“ 'He is not entitled to put Murphy out of his misery when he is the one causing the misery,' Rock said."
Jury convicts man who battered dog at park
By April Hunt
The Atlanta Journal-Constitution
Joe Waters doesn't deny he smashed his dog in the head twice with a sledgehammer.
But he told a DeKalb County Superior Court jury Wednesday that he attacked his Australian shepherd, Austin, only because he feared the dog was sick.
“He was shaking and crying. At that point, I believed the right thing to do is put him out of his suffering,” Waters said during nearly an hour of testimony about the Dec. 1, 2008 attack.
It took the jury less than two hours Wednesday to agree, somewhat, with Waters' story. It found him guilty of one felony, attempt to commit aggravated animal cruelty, because he did try to kill his pet.
But jurors found him guilty of two lesser misdemeanor charges of animal cruelty instead of the two other felonies he faced.
No sentencing date has been set for Waters, who could serve prison time and pay thousands of dollars in fines. He was taken into custody after the verdict.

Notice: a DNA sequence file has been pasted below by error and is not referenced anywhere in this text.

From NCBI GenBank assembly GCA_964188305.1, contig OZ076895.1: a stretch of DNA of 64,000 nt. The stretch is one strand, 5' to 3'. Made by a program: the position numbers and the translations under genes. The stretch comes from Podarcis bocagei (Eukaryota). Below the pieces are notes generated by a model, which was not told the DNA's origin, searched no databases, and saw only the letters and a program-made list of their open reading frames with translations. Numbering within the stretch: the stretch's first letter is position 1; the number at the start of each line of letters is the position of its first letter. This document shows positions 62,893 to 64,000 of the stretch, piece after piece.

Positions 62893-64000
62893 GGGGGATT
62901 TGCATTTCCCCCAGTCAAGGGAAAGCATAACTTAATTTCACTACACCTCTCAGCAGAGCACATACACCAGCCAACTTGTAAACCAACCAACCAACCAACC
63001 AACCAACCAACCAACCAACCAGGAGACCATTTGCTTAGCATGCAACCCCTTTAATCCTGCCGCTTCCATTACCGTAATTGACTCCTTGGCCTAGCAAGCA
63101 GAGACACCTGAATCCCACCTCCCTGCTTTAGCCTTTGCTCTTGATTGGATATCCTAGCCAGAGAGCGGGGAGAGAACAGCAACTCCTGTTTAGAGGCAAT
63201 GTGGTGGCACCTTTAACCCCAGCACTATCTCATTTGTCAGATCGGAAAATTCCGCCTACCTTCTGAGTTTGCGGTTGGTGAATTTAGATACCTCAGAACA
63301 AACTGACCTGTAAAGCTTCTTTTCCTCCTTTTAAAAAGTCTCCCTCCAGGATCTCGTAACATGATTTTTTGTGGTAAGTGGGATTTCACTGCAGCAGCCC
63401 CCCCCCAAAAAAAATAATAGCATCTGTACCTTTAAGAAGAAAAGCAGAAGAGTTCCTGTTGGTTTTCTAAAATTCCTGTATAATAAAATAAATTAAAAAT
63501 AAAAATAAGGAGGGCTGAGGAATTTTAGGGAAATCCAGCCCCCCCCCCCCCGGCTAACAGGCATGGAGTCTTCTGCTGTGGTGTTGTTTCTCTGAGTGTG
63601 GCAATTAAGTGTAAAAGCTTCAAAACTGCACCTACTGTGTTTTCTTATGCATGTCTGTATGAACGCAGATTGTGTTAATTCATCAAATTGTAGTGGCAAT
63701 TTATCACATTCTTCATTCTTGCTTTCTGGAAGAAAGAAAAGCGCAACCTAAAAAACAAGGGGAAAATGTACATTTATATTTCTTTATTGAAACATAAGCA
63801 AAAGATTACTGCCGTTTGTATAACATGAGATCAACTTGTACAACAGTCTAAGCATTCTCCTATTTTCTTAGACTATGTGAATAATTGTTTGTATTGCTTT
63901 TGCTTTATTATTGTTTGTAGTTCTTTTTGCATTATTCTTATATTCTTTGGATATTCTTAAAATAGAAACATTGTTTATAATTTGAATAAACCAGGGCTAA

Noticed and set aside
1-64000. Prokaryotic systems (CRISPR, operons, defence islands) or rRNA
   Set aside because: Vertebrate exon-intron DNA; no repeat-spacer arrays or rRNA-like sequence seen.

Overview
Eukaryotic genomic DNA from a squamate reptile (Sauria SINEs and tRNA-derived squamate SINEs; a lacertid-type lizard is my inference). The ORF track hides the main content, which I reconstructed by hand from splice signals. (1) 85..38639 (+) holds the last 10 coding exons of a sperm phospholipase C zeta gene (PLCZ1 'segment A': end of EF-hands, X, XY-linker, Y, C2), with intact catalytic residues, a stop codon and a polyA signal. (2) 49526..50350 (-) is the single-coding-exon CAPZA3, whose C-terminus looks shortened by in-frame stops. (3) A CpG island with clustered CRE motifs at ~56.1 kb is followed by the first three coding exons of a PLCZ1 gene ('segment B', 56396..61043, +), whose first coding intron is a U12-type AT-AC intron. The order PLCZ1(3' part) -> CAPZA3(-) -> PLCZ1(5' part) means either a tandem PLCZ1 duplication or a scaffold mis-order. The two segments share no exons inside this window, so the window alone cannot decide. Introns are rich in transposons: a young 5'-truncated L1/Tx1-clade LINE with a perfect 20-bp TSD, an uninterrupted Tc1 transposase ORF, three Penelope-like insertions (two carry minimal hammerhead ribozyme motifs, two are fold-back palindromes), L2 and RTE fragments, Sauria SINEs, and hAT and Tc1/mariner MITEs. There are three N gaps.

Neither prosecutors or Waters' attorney disputed the attack or that a Good Samaritan, Robert Kennedy, found the 9-year-old dog near death in Murphey Candler Park on the morning of Dec. 2.
The dog had a severe skull fracture and hypothermia. The dog lost an eye but has since recovered and lives with Kennedy, who has renamed it Murphy.
But instead of an ill-fated mercy killing, prosecutors argued the attack was the intentional act of a man who took out his own stress on his pet of more than six years.
Assistant District Attorney Jessica Rock told the jury that Waters, 49, hid the dog’s body in a ditch in the woods, away from a path where he could be found.
Waters also gave several different reasons for why he beat the dog, including stress from a failing marriage, lack of sleep and having stopped taking medication for thyroid problems and depression.
Even when he confessed to police, Waters never asked about the condition of his dog, Rock said.
“He is not entitled to put Murphy out of his misery when he is the one causing the misery,” Rock said.
Waters had previously rejected a plea bargain of a five-year sentence, with two to be served in prison, and a $5,000 fine that would have been directed to the Atlanta Humane Society.
The vet bills to treat Murphy, who continues to receive care, have exceeded $10,000. Kennedy has paid the bills with money from a trust fund set up following the attack.